Adoptions and Orphans in the Early Microcomputer Market
AbstractIn this paper we examine the development of the micro-computer market in the early 1980's. CP/M, a widely adopted operating system, was orphaned by the user and development communities. A new operating system, DOS, and a new hardware platform, the IBM PC, became the prediminant industry standards. We examine the statistical relationship between data that reflects sales activity associated with hardware, software, and peripheral equipment for the competing platforms. We conclude that the economic process underlying the development of DOS differed from those underlying CP/M and that many of these differences related to the role of software development.
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Bibliographic InfoPaper provided by The University of Texas at Austin, Center for Applied Research in Economics in its series CARE Working Papers with number 9705.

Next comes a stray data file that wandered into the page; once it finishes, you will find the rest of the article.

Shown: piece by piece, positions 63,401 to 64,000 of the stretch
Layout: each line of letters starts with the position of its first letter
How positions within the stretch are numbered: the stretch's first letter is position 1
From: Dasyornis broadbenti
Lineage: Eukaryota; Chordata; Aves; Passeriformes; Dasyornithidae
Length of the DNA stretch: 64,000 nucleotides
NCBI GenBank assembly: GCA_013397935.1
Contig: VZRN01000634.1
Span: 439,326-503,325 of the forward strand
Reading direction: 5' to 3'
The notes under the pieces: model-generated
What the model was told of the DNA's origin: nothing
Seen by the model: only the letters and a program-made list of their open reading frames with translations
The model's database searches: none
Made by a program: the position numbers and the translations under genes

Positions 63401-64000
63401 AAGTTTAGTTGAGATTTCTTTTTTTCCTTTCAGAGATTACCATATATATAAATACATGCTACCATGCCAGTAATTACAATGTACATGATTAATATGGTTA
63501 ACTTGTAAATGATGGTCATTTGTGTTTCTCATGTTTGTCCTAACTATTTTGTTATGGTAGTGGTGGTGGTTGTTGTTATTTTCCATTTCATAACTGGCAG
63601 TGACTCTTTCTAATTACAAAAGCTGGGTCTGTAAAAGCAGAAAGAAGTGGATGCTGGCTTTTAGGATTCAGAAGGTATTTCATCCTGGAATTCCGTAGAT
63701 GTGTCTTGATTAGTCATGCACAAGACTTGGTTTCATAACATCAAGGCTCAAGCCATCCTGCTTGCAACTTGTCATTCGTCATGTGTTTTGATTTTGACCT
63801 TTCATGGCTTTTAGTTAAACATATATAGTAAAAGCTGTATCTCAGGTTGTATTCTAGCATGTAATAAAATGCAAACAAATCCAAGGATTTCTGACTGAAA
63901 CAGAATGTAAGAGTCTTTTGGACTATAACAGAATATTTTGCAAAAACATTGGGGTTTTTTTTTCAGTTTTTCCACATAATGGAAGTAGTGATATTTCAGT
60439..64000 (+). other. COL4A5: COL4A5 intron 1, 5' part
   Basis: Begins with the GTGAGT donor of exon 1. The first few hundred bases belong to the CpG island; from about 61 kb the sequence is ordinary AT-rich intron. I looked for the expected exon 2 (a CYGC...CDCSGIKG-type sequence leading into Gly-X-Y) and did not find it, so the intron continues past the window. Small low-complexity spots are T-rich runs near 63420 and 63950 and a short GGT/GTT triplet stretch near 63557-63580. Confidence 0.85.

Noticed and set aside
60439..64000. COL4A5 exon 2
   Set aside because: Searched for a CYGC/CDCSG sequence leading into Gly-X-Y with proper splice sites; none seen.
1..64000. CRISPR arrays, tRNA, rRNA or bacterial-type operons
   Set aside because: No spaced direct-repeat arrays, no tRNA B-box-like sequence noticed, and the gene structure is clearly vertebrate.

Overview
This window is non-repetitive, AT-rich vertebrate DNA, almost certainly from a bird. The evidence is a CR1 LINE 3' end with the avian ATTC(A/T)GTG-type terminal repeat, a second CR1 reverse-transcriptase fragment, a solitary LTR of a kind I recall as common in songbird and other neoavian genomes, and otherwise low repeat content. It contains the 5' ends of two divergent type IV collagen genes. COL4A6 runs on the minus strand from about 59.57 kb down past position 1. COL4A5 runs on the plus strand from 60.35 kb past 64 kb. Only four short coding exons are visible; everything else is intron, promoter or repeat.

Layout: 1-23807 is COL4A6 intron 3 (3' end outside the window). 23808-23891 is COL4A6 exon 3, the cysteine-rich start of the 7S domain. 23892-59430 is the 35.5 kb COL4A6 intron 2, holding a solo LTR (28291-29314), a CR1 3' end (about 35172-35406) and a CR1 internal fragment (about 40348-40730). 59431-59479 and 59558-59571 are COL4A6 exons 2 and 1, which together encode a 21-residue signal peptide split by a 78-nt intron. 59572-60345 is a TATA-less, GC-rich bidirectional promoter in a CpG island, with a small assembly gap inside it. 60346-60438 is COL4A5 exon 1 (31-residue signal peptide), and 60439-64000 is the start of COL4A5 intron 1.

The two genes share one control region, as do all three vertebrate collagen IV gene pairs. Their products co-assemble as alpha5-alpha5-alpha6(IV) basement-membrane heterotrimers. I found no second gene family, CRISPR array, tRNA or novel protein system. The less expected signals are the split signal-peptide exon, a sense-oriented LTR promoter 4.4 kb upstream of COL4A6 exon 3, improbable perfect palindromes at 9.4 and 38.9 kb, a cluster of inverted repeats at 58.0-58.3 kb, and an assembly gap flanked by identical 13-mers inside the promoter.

Length: 24 pages
Date of creation: Jun 1997
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Other versions of this item:
- Gandal, Neil & Greenstein, Shane & Salant, David, 1999. "Adoptions and Orphans in the Early Microcomputer Market," Journal of Industrial Economics, Wiley Blackwell, vol. 47(1), pages 87-105, March.
- Neil Gandal & Shane Greenstein & David Salant, 1995. "Adoptions and Orphans in the Early Microcomputer Market," Industrial Organization 9502002, EconWPA.
- Gandal, N. & Greenstein, S. & Salant, D., 1995. "Adoptions and Orphans in the Early Microcumputer Market," Papers 02-95, Tel Aviv.
- L86 - Industrial Organization - - Industry Studies: Services - - - Information and Internet Services; Computer Software
- O33 - Economic Development, Technological Change, and Growth - - Technological Change; Research and Development; Intellectual Property Rights - - - Technological Change: Choices and Consequences; Diffusion Processes
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